An employee demonstrates a sample of crude oil in the Yarakta Oil Field, owned by Irkutsk Oil Company (INK), in Irkutsk Region, Russia in this picture illustration taken on March 11, 2019. (REUTERS File Photo)
LAUNCESTON, August 12 (Reuters): India’s imports of crude oil have stalled in recent months, but the malaise in the country’s energy sector is deeper, with both coal and liquefied natural gas (LNG) also soft.
India, Asia’s second-biggest crude importer behind China, brought in 3.99 million barrels per day in July, according to vessel and port data compiled by Refinitiv.
This was weaker than June’s 4.03 million bpd and only just ahead of May’s 3.91 million bpd.
These three months have been the weakest for India’s crude imports since the 3.75 million bpd recorded in August 2017.
Some of the recent softness in crude oil imports could be attributed to Indian refiners adjusting to the loss of cargoes from Iran, after the United States didn’t extend waivers to buyers of Iranian crude beyond the beginning of May.
This explanation would work for May and June, but not so much for July, given that Indian importers would have had plenty of time to make alternative arrangements.
Crude oil imports for the first seven months of the year were 4.17 million bpd, according to Refinitiv, down from 4.4 million for the same period last year.
This decline in crude imports does tally with weaker economic growth in India, with gross domestic product (GDP) growth slowing to 5.8% in the January to March period, the weakest rate in more than four years.
Data for the second quarter still has to be released, but the government forecast that GDP growth will accelerate back to 7% for the fiscal year to the end of March 2020.
However, analysts have expressed doubts over the target, especially after the budget did little to boost stimulus and raised taxes.
The recent weakness in crude oil imports has largely been mirrored in coal, with July’s inbound shipments of 14.5 million tonnes the lowest since January, according to Refinitiv data.
COAL MATCHES CRUDE
Similar to crude, coal imports have struggled in recent months, with July’s 14.5 million tonnes following a soft June, when 16.4 million tonnes were brought in. July was also the lowest month total since January.
In the first seven months of the year, India imported 122.6 million tonnes of coal, up from 112.5 million in the same period last year.
The reason the year to date imports are still in positive territory is three strong months from March to May, which happened to coincide with state-owned producer Coal India encountering difficulties in transporting its output.
It’s also worth noting that India’s imports from top supplier Indonesia have slumped in recent months, going from 10.1 million tonnes in April to just 5.1 million in July.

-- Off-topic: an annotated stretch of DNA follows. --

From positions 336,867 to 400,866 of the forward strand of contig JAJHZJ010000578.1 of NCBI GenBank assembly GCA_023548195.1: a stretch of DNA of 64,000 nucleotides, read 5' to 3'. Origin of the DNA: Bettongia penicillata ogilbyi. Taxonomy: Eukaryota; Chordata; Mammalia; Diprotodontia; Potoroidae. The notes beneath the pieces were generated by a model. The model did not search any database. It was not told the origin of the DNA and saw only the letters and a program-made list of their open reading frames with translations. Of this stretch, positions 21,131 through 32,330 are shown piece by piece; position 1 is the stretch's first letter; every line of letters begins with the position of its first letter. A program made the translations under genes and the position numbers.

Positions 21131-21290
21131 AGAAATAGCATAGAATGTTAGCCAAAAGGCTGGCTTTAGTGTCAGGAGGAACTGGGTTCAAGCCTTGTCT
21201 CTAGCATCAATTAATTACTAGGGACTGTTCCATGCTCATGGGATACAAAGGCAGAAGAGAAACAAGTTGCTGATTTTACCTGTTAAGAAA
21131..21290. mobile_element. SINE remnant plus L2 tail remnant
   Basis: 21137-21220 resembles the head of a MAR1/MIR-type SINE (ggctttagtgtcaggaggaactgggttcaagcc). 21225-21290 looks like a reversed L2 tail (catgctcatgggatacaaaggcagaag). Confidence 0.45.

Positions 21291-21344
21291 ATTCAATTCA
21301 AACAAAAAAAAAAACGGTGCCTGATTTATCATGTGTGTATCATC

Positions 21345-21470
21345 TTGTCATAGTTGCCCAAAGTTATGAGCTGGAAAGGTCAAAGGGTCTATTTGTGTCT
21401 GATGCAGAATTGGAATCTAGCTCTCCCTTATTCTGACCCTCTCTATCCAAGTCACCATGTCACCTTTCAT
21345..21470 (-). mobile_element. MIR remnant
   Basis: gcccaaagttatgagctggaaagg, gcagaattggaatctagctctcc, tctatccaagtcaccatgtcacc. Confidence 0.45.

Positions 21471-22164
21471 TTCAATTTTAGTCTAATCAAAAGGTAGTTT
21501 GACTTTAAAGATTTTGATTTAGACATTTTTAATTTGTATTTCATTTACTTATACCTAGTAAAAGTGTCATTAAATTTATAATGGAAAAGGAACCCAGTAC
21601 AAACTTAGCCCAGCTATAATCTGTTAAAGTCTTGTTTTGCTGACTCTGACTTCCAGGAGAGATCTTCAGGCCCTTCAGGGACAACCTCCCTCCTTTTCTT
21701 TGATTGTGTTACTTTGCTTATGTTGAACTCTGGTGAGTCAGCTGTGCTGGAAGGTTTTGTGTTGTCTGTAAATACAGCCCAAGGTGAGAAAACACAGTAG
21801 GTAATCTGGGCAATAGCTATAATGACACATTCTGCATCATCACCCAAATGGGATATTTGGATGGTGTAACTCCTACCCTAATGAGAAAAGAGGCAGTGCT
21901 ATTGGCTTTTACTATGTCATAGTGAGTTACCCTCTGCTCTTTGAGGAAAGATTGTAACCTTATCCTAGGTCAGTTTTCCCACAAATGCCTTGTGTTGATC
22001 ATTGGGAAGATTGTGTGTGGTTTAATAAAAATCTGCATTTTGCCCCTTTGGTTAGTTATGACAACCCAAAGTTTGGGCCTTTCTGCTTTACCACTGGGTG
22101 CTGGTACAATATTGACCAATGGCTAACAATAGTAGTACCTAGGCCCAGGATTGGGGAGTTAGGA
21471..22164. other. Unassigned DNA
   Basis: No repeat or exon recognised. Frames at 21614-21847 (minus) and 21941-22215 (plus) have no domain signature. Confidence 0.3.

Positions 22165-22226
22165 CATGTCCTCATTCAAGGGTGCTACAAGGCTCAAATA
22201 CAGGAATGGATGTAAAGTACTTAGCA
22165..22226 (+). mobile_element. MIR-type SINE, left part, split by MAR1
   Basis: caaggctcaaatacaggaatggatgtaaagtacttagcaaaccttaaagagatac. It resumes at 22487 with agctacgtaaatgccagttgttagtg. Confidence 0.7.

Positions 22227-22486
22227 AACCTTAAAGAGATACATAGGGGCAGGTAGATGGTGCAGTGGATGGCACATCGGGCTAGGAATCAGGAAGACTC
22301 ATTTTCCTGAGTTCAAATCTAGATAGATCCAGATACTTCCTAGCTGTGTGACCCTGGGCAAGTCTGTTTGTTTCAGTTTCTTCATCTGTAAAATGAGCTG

Given that India buys almost exclusively thermal coal for power plants from Indonesia, this suggests that the availability of domestic coal has improved, and perhaps also that electricity demand growth has been lacklustre.
Importantly, the decline in both crude and coal imports came even as the prices were falling, with Brent crude dropping almost 20% from a closing peak so far this year of $74.57 a barrel on April 24 to a low of $59.97 on June 12, the time period when most of the cargoes for June and July delivery would have been fixed.
Coal prices were also sliding at the time, with Indonesian 4,200 kilocalorie per kilogram coal, as assessed by commodity price reporting agency Argus, dropping from $39.15 a tonne in the week to May 10 to $35.84 by mid-June.
The dynamics for LNG are slightly different, but also don’t really speak to strong Indian demand for energy products.
LNG imports have risen for the past three months to end July, but this came after a weak start to the year.
For the first seven months of 2019, LNG imports were 12.5 million tonnes, barely up from the 12.4 million tonnes for the same period last year.
The tick-up in imports from May to July also coincided with spot prices for the super-chilled fuel dropping to the lowest in three years, reaching $4.25 per million British thermal units in early June, less than half of the peak during the northern winter of 2018/19.
This may suggest that unlike coal and crude, India’s LNG demand has been responsive to weaker prices.
Overall, the story that emerges is that India’s demand for imported energy so far this year has disappointed, which doesn’t bode well for the government’s forecast of reigniting economic growth.